("Reuters", November 18, 1999)
HONG KONG, Nov 18 (Reuters) - China is to begin trying about 300 leaders of the banned Falun Gong spiritual movement just days after a visit by U.N.
Secretary-General Kofi Annan to Beijing, a Hong Kong human rights group said on Thursday.
A court in Chongqing city in the western province of Sichuan would try Gu Zhiyi on Sunday, the start of a series of trials across the nation, the Information Centre of Human Rights & Democratic Movement in China said in a statement.
Annan left the country on Wednesday after a visit earlier this week, during which he raised Beijing's crackdown on the movement in talks with government leaders.
Gu, a 63-year-old retired teacher, was charged with ``making use of an evil cult to destroy the enforcement of the law.''
Chinese authorities accused her of commanding several thousand followers to besiege a Chongqing newspaper office in November, and leading about 1,000 adherents to practise Falun Gong in a public square in the city in June.
The centre said Gu was expected to be sentenced to more than 12 years in jail.
It said Chinese authorities had asked all provinces to try to finish trials of Falun Gong members before Beijing resumes control of Macau from Portugal on December 20.
A total of 300 would be tried while an estimated 1,000 Falun Gong adherents were already in labour camps, the Hong Kong human rights group said.
Meanwhile, a local Falun Gong member told Reuters most of the five Hong Kong practitioners who were detained by Chinese police in Beijing on Wednesday had been released and were now returning to Hong Kong, due for arrival later on Thursday.
The five, including a child, were rounded up when they tried to unfurl a Falun Gong banner in Beijing.
Falun Gong, outlawed in China, is legal in the territory which retains a high degree of autonomy.
By Erik Eckholm ("The New York Times", November 17, 1999)
BEIJING -- Kofi Annan, the United Nations secretary general, said Tuesday that China's foreign minister had given him "a better understanding" of the government's crackdown on the outlawed Falun Gong spiritual movement.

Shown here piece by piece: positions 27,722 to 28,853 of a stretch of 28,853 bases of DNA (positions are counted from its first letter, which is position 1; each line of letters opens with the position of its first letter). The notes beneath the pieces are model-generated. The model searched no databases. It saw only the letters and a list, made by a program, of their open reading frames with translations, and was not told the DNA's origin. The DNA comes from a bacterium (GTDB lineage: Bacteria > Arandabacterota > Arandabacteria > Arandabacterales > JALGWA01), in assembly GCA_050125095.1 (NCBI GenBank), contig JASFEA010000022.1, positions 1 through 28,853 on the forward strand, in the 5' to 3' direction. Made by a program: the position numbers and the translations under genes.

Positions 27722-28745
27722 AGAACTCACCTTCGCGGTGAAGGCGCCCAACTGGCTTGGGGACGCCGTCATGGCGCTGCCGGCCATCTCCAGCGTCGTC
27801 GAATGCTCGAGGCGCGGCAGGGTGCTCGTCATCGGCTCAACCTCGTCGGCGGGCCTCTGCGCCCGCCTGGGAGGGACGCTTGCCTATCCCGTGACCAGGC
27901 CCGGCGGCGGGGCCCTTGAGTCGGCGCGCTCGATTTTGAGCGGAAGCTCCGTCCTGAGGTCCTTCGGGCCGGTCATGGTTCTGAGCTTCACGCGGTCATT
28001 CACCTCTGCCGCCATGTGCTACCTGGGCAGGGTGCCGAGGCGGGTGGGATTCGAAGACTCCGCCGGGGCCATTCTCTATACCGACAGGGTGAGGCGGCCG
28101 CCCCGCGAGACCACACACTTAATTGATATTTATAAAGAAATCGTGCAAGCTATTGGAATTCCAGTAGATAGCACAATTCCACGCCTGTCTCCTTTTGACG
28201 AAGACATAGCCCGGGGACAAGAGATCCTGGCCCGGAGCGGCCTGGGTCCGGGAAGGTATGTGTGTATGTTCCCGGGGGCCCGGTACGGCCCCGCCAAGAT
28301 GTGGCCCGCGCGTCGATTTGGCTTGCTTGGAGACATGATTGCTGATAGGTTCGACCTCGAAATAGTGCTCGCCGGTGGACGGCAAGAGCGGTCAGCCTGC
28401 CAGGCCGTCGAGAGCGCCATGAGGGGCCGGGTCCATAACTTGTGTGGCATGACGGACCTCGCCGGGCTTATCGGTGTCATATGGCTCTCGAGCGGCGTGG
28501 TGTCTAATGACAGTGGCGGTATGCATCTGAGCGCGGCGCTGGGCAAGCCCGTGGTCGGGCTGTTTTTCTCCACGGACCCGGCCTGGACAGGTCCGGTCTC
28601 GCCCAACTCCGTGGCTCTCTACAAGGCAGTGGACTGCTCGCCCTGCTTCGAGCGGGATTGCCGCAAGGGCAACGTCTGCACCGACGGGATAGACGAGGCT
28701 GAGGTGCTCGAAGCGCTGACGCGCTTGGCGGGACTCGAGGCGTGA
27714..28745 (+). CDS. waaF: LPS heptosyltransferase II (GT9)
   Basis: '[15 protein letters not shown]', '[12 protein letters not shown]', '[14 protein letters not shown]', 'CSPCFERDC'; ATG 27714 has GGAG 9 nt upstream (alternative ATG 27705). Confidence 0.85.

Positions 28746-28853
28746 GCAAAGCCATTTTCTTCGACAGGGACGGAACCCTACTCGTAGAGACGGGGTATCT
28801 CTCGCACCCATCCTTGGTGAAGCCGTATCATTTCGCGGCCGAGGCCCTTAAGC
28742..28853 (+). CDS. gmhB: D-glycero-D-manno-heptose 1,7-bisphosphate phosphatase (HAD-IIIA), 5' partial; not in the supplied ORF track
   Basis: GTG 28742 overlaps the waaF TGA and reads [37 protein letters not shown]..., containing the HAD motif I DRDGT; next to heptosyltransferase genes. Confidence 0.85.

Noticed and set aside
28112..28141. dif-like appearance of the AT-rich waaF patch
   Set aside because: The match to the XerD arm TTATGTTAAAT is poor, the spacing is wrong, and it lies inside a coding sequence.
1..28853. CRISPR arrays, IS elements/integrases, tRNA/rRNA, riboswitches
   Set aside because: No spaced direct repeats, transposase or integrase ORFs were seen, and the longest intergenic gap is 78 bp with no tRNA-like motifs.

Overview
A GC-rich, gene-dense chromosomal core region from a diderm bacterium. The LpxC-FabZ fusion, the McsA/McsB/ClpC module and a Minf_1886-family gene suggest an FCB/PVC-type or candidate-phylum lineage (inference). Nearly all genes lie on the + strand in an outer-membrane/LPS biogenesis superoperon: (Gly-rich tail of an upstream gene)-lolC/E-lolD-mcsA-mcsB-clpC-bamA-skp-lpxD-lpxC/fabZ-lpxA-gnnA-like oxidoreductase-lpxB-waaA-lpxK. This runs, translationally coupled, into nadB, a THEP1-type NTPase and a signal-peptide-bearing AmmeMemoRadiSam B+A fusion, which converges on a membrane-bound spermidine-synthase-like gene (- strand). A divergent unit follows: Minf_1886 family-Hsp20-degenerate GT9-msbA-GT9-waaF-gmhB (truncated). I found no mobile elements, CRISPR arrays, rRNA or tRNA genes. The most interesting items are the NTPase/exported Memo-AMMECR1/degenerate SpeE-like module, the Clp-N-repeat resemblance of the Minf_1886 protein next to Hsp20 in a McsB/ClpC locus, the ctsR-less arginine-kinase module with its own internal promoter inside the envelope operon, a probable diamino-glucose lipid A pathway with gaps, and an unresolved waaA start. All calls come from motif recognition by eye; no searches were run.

Annan said he had been assured in his meeting Tuesday with Foreign Minister Tang Jiaxuan that "fundamental rights" are being respected for Falun Gong practitioners, thousands of whom have been jailed or harassed in recent months.
The Chinese government, with the acquiescence of the United Nations, has restricted Annan's availability to the news media during his visit. But he answered questions during a brief session Tuesday with a handful of foreign photographers, television cameramen and one Asian newspaper reporter, who later distributed a transcript of Annan's remarks.
Tuesday morning, shortly before Annan's meeting with Tang, more than a dozen Falun Gong adherents were detained in Tiananmen Square as they unfurled a red banner and began their ritual exercises, which are said to bring good health and spiritual salvation. Groups of believers from at least five regions of China have reportedly sent Annan letters asking for an official inquiry into why China has branded the group an illegal, "evil cult."
Last Friday, before his arrival here on Sunday for a four-day visit to discuss United Nations peacekeeping and other topics, Annan said he planned to make inquiries about the severe crackdown on the movement, which had millions of followers in China before it was banned in July.
But in his brief public remarks today, Annan was clearly loath to offend China -- a permanent member of the United Nations Security Council.
"I think I leave here with a better understanding of some of the issues involved," he said, adding that Tang had told him "that in dealing with this issue, the fundamental rights of citizens will be respected and some of the actions they are taking are for the protection of individuals."
Seeking to clarify Annan's remarks, a spokesman for the secretary general, Manoel de Almeida e Silva, said by telephone Tuesday evening that in the meeting with the foreign minister, Annan had also "impressed upon them the importance of respecting the fundamental rights of those involved."
In that meeting, Annan offered United Nations help in strengthening the government's legal procedures to deal with the Falun Gong problem "in accordance with international norms," Almeida e Silva said. Tang gave no response, he said.
Falun Gong members, whose leader, Li Hongzhi, is in exile in New York, shocked the government in April when some 10,000 of them gathered for an illegal demonstration in Beijing, demanding official recognition. Since banning the group and calling it a dangerous cult, the government has charged dozens of top leaders with serious crimes.
Thousands who have refused to renounce their beliefs have been detained temporarily, threatened with losing their jobs, and in some cases, sentenced to labor camps.